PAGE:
For puppies or first time dog owners, it is best to have a veterinarian examine your dog to carry out the first diagnosis. It can be easy to mistake an ear infection with ear mites. Many people assume their dog has ear mites and assume that if their dog has an itchy red ear with discharge, that it is ear mites.
But cats are more likely to have ear mites than dog, and if your dog hasn’t been in contact with infected animals, they probably have an ear infection or other problem instead.
If you are not completely sure it is ear mites, don’t try to treat them yourself, as you may waste your time often leading to weeks of inappropriate treatment with over-the-counter remedies. It is important to distinguish an ear infected with yeast or bacteria from one infected with mites.
What are Ear Mites?
Like fleas, ear mites are contagious parasites. They are a microscopic eight-legged creature that feed off wax and dirt found in a dog’s ear, rather than the blood that fleas feed off of. The life cycle of the ear mite, from an egg to development into an adult mite ready to reproduce is about 3 weeks. So any treatment must be repeated a few times to eradicate mites as each new batch hatches.
How Did my Dog Get Ear Mites?
Ear mites are contagious and easily transferred from animal to animal by physical contact. Your dog’s ear mites came from some other animal with whom your pet has been near. If your dog has been at a doggie day care or boarding, or even to a dog park, they may come in contact with them. Because ear mites are so contagious, treatment for mites should include all household pets, dogs and cats as well.
Symptoms of Ear Mites
Your dog will typically shake its head and also scratch its ears in an effort to relieve the irritation. If you gently open your dog’s ears and look inside, you’ll probably see black, crusty matter that look somewhat like coffee grounds. The inner ears may also be red and inflamed. If you look hard enough, you may also see the tiny white Ear Mites.
Are Humans at Risk?
Ear mites are contagious between dogs and cats, with cats getting them much more often than dogs. But they are not generally spread to humans, though a rash may be possible for individuals with sensitive skin.
How Do I Get Rid of Ear Mites?
If your dog’s ears are full of ear mites and their dirt, first clean their ears so the medicine can get to the root of the problem.
Something to start with is a homeopathic ear care remedy. This is given orally, not in the ears, and relieves symptoms of ear mites, minor ear infection, redness, swelling, and pain, So it is a good choice if you’re not 100% sure that your dog has ear mites. I haven’t personally used it, but Newton Homeopathics ear care drops gets very good reviews.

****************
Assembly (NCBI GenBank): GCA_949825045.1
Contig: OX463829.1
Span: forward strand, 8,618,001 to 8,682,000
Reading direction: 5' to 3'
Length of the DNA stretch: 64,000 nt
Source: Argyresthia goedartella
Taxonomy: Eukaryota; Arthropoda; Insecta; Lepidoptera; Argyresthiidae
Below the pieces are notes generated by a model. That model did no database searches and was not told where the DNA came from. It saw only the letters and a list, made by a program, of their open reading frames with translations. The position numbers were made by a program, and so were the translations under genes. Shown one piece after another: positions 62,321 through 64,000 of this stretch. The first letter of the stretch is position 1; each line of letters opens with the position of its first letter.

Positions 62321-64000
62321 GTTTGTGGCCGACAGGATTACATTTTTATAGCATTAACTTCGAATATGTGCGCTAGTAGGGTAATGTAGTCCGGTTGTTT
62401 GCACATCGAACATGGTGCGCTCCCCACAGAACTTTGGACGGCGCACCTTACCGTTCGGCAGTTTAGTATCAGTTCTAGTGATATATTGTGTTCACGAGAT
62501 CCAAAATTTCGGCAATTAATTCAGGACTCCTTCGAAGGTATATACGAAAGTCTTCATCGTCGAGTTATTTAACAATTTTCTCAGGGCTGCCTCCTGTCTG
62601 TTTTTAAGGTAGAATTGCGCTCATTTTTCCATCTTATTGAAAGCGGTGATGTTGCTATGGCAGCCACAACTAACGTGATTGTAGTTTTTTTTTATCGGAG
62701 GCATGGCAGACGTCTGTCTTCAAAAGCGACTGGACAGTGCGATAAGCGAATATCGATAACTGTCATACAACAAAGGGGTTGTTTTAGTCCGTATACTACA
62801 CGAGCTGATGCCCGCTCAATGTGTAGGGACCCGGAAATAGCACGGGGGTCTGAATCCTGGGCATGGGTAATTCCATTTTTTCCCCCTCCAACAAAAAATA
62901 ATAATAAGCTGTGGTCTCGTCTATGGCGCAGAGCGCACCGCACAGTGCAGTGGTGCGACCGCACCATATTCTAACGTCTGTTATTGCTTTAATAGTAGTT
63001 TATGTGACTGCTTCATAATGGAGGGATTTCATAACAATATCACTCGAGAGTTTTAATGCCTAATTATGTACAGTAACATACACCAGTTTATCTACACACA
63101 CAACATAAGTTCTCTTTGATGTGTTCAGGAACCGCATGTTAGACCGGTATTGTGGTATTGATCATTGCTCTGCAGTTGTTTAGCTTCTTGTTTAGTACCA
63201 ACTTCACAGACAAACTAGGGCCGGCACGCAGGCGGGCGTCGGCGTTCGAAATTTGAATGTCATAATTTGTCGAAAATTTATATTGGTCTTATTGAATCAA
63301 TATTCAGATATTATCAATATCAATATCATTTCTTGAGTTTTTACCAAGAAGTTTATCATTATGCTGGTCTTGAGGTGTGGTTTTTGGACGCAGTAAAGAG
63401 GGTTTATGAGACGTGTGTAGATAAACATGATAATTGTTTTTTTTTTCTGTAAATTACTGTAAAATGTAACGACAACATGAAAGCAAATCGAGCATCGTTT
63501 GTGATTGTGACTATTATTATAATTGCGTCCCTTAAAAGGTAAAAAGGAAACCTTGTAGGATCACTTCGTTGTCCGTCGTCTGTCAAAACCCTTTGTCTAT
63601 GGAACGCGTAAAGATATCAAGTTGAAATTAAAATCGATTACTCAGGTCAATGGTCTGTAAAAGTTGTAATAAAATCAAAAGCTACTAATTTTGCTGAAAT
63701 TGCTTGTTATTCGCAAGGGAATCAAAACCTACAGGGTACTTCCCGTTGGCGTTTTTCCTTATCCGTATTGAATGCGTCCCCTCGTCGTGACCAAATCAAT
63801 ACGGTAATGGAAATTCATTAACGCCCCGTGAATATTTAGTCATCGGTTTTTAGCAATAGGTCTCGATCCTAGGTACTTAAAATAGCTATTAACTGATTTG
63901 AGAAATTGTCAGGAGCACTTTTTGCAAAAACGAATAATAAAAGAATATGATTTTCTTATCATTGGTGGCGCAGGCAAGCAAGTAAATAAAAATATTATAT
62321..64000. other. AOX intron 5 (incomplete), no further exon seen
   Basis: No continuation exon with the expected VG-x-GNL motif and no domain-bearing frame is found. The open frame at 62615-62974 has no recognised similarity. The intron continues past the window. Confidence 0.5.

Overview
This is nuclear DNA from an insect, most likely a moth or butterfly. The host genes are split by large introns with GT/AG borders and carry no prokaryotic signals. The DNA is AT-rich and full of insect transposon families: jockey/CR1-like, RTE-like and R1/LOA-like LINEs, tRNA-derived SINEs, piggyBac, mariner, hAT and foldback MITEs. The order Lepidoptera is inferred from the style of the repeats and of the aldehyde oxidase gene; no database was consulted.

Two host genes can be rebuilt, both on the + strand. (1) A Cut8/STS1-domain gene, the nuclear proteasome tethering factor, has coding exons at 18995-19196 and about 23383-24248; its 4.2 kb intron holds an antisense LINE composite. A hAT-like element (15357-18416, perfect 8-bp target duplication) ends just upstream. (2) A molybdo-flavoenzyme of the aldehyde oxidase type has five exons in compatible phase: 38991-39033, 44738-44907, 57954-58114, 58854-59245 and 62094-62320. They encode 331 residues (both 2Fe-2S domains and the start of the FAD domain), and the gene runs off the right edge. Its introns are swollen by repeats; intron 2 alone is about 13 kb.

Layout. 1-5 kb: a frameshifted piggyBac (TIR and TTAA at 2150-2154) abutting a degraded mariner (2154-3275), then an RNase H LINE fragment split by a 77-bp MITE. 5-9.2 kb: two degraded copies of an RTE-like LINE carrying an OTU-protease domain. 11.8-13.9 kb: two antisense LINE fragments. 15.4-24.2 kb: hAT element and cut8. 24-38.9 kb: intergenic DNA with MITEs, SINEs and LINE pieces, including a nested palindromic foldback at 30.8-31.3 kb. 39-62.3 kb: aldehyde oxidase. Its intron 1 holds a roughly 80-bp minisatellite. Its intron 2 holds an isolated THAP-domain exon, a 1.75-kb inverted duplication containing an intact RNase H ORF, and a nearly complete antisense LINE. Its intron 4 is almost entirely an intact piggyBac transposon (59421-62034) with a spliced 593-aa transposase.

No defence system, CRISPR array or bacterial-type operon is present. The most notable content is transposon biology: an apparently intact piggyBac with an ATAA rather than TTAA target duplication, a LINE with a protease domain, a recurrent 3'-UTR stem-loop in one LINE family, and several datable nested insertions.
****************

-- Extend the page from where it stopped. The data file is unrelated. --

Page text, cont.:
Home Remedies for Dog Ear Mites
If you prefer to treat your dog with a home remedy, try this technique:
To relieve some of your dog’s discomfort, gently clean the ear using a natural oil. The best ones are
- canola or other vegetable oil
- mineral oil
If you have it, open a capsule of 400 IU Vitamin E (pin-prick and empty the capsule’s oil into the container). Oil serves three different purposes:
- smothers the ear mites
- soothes skin
- Vitamin E helps to speed the healing process.
Warm 1/2 oz or a few tablespoons oil by placing it in a cup or glass and placing the cup in a sink or bowl full of hot water for a few minutes. This will warm the mixture slightly without making it too warm.
Use an eyedropper or syringe without the needle and fill with the warmed oil. If you don’t have an eyedropper, try dribbling in a bit off of a spoon, or even soak a cotton ball in the mixture and wipe the ear.
Keep your dog’s head still so he doesn’t immediately shake out the oil, and insert oil into the ear canal. Massage the base of the ears for a minute to loosen up the ear mite dirt, and then use cotton balls to remove the access.
Be careful with cotton swabs; you may use them for the outer ear but don’t insert deep into the ear.
When you have wiped out what you can, let your dog shake to remove excess oil. You may want to do this outside or in a bathroom, as it may be a little messy.
Clean every day for 6 days and then rest for a few days. You should start to see improvement in a couple of days, but you may need to repeat this treatment for at least 3 weeks to completely eliminate the ear mites. As the eggs hatch you need to re-treat. And it only takes one female to survive and lay eggs to re-infect your dog, so check your dog often for re-infestation.
Killing Ear Mites with Yellow Dock
Ear mites are tough to kill, but yellow dock is another home remedy you can try:
1) A mixture of 9 drops Yellow Dock Root Extract, 1 Tablespoon water.
Use an eyedropper, insert into the dog’s ear and massage in.
Treat once every 3 days for 6 weeks, to treat the existing ear mites and the eggs as they hatch
What if They Won’t Go Away?
Your vet has medicines that can treat and kill ear mites, so if you a have tried the home remedies, and over the counter preparations, and have treated all the animals in your household, you should see your vet. Treating your dog for ear mites when they don’t have them won’t do any good, and will waste your time and money. Take your dog to the vet for treatment if its ear problems last longer than a week or get worse.